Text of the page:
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1. Christine O’Donnell versus Michael Castle is exactly the primary to point to when people say it is impossible that Herman Cain can win. Castle was a much stronger frontrunner than Mitt Romney has ever been, plus a sure general election winner. O’Donnell had bigger liabilities than anything we’ve seen with Cain. O’Donnell’s platform was more in step with the Republican primary electorate and when a single poll showed her competitive in the general — an outlier, as it turned out — she was off to the races. Cain is already in a stronger position.
2. Cain’s decision to hold a Lincoln-Douglas debate with Newt Gingrich is an example of why people doubt he’ll hold his lead, however. The format favors Gingrich’s superior policy knowledge rather than Cain’s likeability. Gingrich is rising in the polls and has more to gain than to lose from the encounter. Maybe this is part of Cain’s master plan to finish Gingrich off so he can deal with Romney one-on-one, but it doesn’t seem worth the risk.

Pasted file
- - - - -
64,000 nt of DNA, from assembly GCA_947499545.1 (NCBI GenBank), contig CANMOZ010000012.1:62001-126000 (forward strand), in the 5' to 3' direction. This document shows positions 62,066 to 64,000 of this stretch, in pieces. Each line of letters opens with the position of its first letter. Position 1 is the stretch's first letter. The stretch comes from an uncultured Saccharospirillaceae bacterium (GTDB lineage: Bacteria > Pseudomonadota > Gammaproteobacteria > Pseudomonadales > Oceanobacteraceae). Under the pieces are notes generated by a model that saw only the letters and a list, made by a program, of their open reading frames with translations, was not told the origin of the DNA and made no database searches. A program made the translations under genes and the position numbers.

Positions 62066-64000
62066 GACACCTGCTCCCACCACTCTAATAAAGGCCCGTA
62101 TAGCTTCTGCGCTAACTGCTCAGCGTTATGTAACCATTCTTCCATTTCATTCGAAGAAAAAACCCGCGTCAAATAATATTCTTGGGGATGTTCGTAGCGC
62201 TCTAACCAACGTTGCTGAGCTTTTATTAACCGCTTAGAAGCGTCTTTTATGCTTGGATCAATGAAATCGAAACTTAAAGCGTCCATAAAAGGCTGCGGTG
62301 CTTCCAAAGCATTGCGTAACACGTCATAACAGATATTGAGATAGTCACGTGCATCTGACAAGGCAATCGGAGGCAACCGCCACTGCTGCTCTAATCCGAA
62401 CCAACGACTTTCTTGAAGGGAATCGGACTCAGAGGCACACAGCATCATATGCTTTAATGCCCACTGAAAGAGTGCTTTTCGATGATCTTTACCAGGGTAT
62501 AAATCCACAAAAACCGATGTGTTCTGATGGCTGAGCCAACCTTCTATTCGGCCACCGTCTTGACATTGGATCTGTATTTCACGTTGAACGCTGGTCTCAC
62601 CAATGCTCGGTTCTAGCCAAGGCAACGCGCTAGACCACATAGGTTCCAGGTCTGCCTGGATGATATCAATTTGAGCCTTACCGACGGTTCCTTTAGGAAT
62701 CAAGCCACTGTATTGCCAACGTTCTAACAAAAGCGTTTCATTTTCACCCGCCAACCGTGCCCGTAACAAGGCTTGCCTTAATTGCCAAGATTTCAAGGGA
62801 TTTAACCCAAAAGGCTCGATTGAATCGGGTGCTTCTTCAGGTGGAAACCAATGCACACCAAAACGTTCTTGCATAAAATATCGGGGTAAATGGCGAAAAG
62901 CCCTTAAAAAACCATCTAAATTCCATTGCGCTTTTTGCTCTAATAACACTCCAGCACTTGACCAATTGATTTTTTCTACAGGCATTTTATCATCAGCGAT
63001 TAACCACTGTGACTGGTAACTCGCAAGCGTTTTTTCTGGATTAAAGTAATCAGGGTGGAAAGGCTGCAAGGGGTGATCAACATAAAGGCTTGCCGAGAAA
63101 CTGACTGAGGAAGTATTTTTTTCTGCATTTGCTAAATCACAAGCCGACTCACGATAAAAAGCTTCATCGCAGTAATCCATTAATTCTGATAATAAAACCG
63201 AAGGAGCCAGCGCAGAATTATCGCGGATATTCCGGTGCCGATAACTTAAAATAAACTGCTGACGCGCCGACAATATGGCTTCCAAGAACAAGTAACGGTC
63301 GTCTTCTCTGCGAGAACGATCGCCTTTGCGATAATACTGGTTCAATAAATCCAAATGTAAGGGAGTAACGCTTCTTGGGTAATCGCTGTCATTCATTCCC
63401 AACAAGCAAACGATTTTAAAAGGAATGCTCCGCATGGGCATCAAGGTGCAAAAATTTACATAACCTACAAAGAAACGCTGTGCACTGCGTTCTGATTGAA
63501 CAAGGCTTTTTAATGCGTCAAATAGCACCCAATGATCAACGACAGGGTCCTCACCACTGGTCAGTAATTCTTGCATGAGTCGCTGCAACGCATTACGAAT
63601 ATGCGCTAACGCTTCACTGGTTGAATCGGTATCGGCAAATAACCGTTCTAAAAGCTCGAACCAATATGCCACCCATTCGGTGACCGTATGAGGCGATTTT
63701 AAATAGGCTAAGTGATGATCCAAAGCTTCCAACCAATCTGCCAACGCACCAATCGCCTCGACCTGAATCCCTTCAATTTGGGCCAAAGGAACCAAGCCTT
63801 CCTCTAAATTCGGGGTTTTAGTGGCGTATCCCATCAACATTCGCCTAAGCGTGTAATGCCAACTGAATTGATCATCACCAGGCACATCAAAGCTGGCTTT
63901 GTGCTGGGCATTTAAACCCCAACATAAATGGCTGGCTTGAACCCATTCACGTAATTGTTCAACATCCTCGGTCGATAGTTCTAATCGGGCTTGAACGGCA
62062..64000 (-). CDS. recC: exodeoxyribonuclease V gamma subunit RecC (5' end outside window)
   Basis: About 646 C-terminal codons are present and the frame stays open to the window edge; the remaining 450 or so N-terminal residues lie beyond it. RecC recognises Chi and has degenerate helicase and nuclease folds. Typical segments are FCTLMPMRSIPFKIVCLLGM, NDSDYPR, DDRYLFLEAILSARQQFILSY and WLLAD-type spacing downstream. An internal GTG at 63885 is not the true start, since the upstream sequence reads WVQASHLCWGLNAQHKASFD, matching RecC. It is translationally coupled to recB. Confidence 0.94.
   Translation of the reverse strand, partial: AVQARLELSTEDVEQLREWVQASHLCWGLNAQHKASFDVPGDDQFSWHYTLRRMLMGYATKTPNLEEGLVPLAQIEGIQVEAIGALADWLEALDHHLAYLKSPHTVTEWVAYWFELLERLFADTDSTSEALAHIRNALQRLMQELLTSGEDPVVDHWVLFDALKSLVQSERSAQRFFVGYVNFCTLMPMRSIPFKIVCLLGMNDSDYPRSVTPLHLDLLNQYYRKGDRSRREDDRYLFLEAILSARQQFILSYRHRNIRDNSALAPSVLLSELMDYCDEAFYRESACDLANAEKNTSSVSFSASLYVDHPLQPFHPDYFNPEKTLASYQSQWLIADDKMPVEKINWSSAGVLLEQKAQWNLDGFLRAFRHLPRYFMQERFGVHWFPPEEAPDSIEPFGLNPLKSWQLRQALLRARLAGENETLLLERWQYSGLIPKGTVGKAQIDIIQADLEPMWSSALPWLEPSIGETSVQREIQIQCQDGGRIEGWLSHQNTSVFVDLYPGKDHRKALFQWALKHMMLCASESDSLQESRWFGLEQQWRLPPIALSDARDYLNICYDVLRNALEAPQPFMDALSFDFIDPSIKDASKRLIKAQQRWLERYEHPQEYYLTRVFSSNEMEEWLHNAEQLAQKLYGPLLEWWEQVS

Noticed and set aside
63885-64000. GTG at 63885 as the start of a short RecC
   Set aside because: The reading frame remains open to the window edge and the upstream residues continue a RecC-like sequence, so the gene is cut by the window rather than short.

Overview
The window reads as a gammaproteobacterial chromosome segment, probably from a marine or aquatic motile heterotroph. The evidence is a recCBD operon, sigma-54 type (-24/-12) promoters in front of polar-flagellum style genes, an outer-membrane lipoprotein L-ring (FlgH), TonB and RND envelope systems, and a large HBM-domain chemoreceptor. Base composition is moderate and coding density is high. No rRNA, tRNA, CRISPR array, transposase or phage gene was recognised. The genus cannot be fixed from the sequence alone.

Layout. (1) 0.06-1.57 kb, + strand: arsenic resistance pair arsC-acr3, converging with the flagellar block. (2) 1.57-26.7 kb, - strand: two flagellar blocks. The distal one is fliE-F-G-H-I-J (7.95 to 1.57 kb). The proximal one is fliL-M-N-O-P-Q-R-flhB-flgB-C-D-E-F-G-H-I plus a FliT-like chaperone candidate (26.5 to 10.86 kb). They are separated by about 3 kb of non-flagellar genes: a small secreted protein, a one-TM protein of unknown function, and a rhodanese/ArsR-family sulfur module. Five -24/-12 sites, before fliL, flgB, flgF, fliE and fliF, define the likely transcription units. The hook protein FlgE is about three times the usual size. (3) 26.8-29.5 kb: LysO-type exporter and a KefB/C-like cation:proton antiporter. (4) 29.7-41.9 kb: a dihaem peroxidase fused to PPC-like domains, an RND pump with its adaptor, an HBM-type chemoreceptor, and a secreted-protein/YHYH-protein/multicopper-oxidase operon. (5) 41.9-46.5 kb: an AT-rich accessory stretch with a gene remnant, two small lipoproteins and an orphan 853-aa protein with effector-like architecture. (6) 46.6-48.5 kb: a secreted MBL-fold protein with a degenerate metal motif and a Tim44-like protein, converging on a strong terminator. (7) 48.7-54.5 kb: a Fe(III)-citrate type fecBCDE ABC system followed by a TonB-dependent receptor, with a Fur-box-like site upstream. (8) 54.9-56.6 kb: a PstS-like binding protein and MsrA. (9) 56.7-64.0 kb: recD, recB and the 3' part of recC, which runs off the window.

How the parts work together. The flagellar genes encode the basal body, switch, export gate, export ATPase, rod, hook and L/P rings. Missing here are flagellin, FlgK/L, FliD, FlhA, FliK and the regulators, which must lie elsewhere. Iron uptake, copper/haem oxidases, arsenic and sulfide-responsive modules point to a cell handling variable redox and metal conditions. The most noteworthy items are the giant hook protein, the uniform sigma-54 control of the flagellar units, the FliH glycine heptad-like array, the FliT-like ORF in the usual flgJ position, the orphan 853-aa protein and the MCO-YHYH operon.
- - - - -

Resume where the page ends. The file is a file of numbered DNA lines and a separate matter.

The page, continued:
3. Bill Kristol may be unhappy with the Republican presidential field, but the theoretical openness of the race as shown in polls isn’t the same as practical openness. Major primary filing deadlines are coming up as early as next week. Iowa is in 70 days. And jumping out to a lead in the polls is one thing; having the money and organization to sustain that lead is another. A candidate who jumps in at this point would have to have done a lot of the groundwork beforehand to have any real chance of success.
A man of faith in a godless age is hitting Americans where it hurts.
Mr. and Mrs. American Spectator Reader, let P.J. O’Rourke talk sense to your kids.
In Britain, defending your property can get you life.
It won’t take long for conservatives to scratch this presidential wannabe off their 2008 scorecard.
Was the President done in by the economy, or by the politics of the economy?